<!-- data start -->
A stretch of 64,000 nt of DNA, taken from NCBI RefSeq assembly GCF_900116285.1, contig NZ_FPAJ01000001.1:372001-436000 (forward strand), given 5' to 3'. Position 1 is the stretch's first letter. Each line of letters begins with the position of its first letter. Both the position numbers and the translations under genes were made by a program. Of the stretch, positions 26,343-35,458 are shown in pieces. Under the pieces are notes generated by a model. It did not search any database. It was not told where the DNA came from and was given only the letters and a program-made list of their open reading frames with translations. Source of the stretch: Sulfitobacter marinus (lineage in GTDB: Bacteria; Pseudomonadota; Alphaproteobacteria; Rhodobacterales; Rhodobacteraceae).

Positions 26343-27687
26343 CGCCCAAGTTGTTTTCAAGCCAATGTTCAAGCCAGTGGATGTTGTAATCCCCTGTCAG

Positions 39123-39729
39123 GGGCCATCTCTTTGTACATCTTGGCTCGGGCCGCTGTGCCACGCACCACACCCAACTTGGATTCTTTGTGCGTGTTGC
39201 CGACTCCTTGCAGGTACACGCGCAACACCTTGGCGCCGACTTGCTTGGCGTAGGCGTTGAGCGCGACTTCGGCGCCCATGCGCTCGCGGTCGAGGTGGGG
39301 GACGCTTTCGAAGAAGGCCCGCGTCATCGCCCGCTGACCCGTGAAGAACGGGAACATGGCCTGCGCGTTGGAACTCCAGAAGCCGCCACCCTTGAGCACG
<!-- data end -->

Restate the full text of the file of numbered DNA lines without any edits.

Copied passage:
A stretch of 64,000 nt of DNA, taken from NCBI RefSeq assembly GCF_900116285.1, contig NZ_FPAJ01000001.1:372001-436000 (forward strand), given 5' to 3'. Position 1 is the stretch's first letter. Each line of letters begins with the position of its first letter. Both the position numbers and the translations under genes were made by a program. Of the stretch, positions 26,343-35,458 are shown in pieces. Under the pieces are notes generated by a model. It did not search any database. It was not told where the DNA came from and was given only the letters and a program-made list of their open reading frames with translations. Source of the stretch: Sulfitobacter marinus (lineage in GTDB: Bacteria; Pseudomonadota; Alphaproteobacteria; Rhodobacterales; Rhodobacteraceae).

Positions 26343-27687
26343 CGCCCAAGTTGTTTTCAAGCCAATGTTCAAGCCAGTGGATGTTGTAATCCCCTGTCAG

Positions 39123-39729
39123 GGGCCATCTCTTTGTACATCTTGGCTCGGGCCGCTGTGCCACGCACCACACCCAACTTGGATTCTTTGTGCGTGTTGC
39201 CGACTCCTTGCAGGTACACGCGCAACACCTTGGCGCCGACTTGCTTGGCGTAGGCGTTGAGCGCGACTTCGGCGCCCATGCGCTCGCGGTCGAGGTGGGG
39301 GACGCTTTCGAAGAAGGCCCGCGTCATCGCCCGCTGACCCGTGAAGAACGGGAACATGGCCTGCGCGTTGGAACTCCAGAAGCCGCCACCCTTGAGCACG